Bonnie, 7, looked at a photo of herself and her older sister and said, “Abby is so pretty, and I’m so fat and ugly.” It floored her mother, who had tried hard to be sensitive when it came to talking about bodies, appearance and weight.

The origin of Bonnie’s worries was found in a comment made in kindergarten by one of the popular girls, who told her in front of others that she was “the ugliest and fattest girl in the class.” Bonnie took it to heart.

Bonnie is not alone when it comes to girls worrying about weight, since a reported 80 percent of 10-year-olds are afraid of being fat. Girls at my camp last summer made a long list of numbers they obsess over: weight, BMI, bra size, dress and jean size, calories, grams of fats and carbs, and now even the number of steps they walk each day. But the number on the scale is still the one that creates the most angst.

It’s imperative that we guide girls to focus on qualities that matter so much more than appearance instead of unrealistic standards imposed by the culture. Our campers got feedback from their peers about how they were beautiful inside and out. They talked about qualities like compassion, bravery, inner strength, out-of-the-box thinking, integrity, kindness, and wisdom. This helped them to see beyond their narrow and limited view of themselves. I also showed them videos about defining themselves beyond their looks.

Finally, I had the girls write a breakup letter to their scales, as though they were ending a long-term, unhealthy relationship. And the coup de grâce in deciding they were not going to be defined by a number was having each girl smash an actual scale with a hammer as she loudly and proudly proclaimed a new mantra about loving her body. It was exhilarating and freeing.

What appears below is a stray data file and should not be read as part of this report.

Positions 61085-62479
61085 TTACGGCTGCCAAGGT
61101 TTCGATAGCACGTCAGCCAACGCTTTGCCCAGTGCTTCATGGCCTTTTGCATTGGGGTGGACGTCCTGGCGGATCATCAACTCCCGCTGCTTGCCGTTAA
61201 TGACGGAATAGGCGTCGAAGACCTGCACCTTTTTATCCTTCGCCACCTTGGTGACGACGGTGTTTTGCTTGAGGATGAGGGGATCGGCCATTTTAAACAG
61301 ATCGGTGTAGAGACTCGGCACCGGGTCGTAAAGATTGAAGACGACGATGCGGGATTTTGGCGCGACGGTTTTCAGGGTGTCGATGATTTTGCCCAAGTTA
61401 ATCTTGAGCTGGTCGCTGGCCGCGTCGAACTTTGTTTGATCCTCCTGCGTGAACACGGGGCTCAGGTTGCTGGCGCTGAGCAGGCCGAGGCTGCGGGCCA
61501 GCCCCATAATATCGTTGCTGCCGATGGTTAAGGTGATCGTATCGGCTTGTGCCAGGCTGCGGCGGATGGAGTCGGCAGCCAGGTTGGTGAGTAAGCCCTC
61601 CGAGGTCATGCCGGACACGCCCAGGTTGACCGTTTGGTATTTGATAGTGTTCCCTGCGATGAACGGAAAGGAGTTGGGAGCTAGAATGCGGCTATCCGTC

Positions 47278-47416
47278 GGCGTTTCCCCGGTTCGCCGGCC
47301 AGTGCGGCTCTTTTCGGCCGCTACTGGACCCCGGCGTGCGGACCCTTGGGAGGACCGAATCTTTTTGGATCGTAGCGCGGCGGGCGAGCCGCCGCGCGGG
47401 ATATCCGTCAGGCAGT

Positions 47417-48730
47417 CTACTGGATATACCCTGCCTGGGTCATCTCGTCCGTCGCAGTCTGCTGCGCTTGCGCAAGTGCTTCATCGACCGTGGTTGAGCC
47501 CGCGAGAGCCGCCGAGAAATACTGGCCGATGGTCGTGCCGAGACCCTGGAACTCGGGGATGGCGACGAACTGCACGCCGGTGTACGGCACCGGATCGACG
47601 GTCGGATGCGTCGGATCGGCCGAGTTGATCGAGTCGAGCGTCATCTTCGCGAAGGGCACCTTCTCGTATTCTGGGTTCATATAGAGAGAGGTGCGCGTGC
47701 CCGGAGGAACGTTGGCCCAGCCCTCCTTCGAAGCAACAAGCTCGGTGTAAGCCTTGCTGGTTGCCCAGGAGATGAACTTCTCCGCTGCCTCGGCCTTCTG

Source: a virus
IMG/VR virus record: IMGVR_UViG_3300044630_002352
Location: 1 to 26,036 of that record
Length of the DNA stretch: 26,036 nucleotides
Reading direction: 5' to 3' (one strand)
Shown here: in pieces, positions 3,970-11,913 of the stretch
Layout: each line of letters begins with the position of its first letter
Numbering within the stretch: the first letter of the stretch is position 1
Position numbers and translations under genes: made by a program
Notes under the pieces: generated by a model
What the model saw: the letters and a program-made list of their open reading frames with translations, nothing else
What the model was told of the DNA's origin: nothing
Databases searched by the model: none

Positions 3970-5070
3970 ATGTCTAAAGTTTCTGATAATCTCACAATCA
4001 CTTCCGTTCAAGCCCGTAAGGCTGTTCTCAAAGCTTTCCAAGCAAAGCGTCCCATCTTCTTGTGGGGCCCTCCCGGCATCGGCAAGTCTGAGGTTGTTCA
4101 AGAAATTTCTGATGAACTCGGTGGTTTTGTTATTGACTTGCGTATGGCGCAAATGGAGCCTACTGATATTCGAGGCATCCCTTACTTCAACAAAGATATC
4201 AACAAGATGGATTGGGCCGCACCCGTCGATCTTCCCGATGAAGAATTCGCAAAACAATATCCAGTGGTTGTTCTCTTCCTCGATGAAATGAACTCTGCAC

As parents, we can do our part by consciously acknowledging our girls for intrinsic qualities, ones we know will be valuable as they go through life. Here are some concrete steps all parents should take to heart: compliment girls on their stamina, athleticism, strength and other physical attributes rather than on looks. Spend even more time talking about their non-physical attributes, like problem-solving, integrity, intelligence, leadership and resilience. It also helps to get girls involved in sports, where they use their bodies as something other than a showpiece for style and appearance.

Moms, in particular, need to be careful about how they talk about their own bodies and self-image. When Mom says she needs to lose a few pounds or looks fat in those jeans, guess who’s right there absorbing it all? Remember: we are mirrors for our daughters, so we need to reflect back to them what’s really important in life.

Tim Jordan, M.D., is a Behavioral Pediatrician who specializes in counseling girls ages 6 through college. For more information, visit